What have been the main milestones achieved by ION Energy since listing publicly on the TSX-V?
Since then, our major achievements included listing publicly on the Frankfurt Stock Exchange, as well as adding some of the leading names in the lithium space to our team. We started exploration shortly after going public, conducting a micro-seismic and geophysics program on our Baavhai Uul flagship project in October 2020, obtaining results that allowed us to dictate where drilling would start. In November 2020, the government of Mongolia instituted its first lockdown since the pandemic began which delayed field work. However, we used this hiatus to look at acquisitions in-country for additional licenses and to ensure that we were upgraded to the OTCQB.
In February 2021, we were looking to raise C$3 million in a bought deal financing co-led by PI Financial and Stifel GMP. In less than eight hours, we had demand for C$10 million, but decided to take C$5 million with a C$750,000 over-allotment option to bring in C$5.75 million at C$0.50 per unit with a C$0.70 warrant. The demand was exhilarating, but we had to play the balancing act to ensure that we maintained shareholder value without dilution. Once the deal closed in March, our team was able to fulfill our shareholder commitment to pursue an aggressive growth strategy.
Can you outline ION Energy’s exploration work?
Drilling at Baavhai Uul commenced in May, with the primary objective of determining exactly where the aquifers were below surface. The collection of core samples and sediments have been completed and submitted to SGS Laboratories for assaying results. Importantly, the drilling proved the hypothesis that brines do in fact exist at Baavhai Uul. The next exploration steps are to use additional hydrogeological and auger sampling to pull up brines from specific depths to arrive at an average grade and reach an early resource indication.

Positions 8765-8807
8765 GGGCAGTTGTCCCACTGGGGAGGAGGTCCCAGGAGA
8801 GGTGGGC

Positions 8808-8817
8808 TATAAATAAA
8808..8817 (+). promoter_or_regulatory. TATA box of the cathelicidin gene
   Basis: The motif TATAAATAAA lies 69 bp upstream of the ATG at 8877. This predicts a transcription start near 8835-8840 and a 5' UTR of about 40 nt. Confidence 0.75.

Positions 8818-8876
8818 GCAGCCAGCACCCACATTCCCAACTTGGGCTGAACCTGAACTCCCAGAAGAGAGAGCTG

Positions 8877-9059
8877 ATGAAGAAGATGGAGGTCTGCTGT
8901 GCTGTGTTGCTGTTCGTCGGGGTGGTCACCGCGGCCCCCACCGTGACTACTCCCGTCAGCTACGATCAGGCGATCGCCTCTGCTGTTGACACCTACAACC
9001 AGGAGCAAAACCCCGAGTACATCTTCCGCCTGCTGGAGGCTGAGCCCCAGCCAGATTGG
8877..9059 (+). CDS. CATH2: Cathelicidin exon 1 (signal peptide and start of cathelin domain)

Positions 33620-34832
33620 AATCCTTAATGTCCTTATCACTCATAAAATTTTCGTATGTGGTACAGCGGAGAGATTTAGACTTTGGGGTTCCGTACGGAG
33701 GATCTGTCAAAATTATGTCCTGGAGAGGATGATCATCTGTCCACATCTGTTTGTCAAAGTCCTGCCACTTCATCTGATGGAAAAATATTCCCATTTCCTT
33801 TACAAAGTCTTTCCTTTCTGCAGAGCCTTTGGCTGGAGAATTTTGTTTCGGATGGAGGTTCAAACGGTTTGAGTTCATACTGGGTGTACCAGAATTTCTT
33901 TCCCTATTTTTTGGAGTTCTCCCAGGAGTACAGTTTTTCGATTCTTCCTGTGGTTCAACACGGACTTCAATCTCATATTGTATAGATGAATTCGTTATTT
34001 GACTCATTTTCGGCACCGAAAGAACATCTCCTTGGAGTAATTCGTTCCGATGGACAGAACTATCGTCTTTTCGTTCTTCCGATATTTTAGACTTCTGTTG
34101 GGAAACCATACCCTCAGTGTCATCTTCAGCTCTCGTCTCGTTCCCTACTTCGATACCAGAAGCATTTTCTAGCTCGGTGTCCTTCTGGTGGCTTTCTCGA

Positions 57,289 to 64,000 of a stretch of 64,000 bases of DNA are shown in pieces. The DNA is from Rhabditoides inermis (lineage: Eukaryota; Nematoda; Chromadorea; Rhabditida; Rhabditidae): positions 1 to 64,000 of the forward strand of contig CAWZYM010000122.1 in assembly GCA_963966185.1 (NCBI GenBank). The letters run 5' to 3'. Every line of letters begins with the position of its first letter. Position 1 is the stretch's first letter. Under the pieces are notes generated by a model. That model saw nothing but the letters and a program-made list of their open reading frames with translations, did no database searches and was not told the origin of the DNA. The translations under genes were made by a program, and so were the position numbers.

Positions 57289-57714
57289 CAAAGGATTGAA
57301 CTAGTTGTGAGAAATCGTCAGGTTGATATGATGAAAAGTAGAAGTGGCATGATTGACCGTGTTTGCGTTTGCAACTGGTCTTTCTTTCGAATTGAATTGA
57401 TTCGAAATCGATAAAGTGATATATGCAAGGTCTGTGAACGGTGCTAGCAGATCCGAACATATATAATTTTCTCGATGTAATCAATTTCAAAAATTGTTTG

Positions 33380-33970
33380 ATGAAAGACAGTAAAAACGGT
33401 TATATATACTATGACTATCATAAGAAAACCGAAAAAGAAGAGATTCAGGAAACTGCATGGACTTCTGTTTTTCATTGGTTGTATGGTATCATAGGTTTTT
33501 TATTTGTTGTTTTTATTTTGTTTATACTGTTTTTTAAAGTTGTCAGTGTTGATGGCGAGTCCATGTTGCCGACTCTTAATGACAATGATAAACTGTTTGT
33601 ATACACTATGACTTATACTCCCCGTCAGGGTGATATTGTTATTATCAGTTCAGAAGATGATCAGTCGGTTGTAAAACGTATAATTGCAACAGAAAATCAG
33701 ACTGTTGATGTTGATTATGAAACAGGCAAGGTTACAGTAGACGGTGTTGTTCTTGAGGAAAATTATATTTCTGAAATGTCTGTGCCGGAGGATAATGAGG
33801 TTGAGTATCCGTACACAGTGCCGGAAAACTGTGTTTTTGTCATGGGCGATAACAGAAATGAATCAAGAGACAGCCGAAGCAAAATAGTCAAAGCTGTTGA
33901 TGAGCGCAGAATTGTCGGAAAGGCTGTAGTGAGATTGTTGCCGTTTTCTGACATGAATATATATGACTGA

We also acquired the Urgakh Naran license. The project covers approximately 20,000 hectares, situated in the arid and infrastructure-rich region of the South Gobi Desert. Urgakh Naran is highly prospective for lithium brine, and a fast-tracked drilling and geophysics exploration program commenced in September 2021.
How does ION Energy’s position next to the Chinese border benefit the company?
China today has 75% of the world’s giga-factories, which means they are producing the vast majority of batteries that are used worldwide. Meanwhile, Chinese automotive manufacturers are selling more EVs per capita than anywhere else in the world. Our macro view is that we will see continued and significant lithium demand from the Chinese market in the near term, which will increase substantially in the mid to long term as the EV movement gathers pace. ION Energy is looking to bring on a resource in Asia which will allow Asian manufacturers to obtain the necessary lithium for battery manufacturing within their own continent, as opposed to importing from Australia or Latam.
Can you elaborate on how you intend to advance the project in 2022?
We expect sampling at both Baavhai Uul and Urgakh Naran to be completed by Q1 2022 to reach an early indication that will give a clear understanding of what the resource might be. We will also engage with strategic partners, allowing them to potentially have a toe-hold in the organization where we will leverage their strengths to better understand the profile of our assets.
Looking ahead, how could a producing lithium brine operation become a reality in Mongolia?
For lithium brine production to become a reality in Mongolia, government support is paramount. Mongolia today is a net importer of just about everything, and what better way to get the country on the map than collaborating with academia to develop batteries in-country that can be exported and add to the GDP? We are working with each of these stakeholders to ensure that the end product of the ION Energy story is an advantage to the Mongolian economy and its shift from fossil fuels to a cleaner energy transition.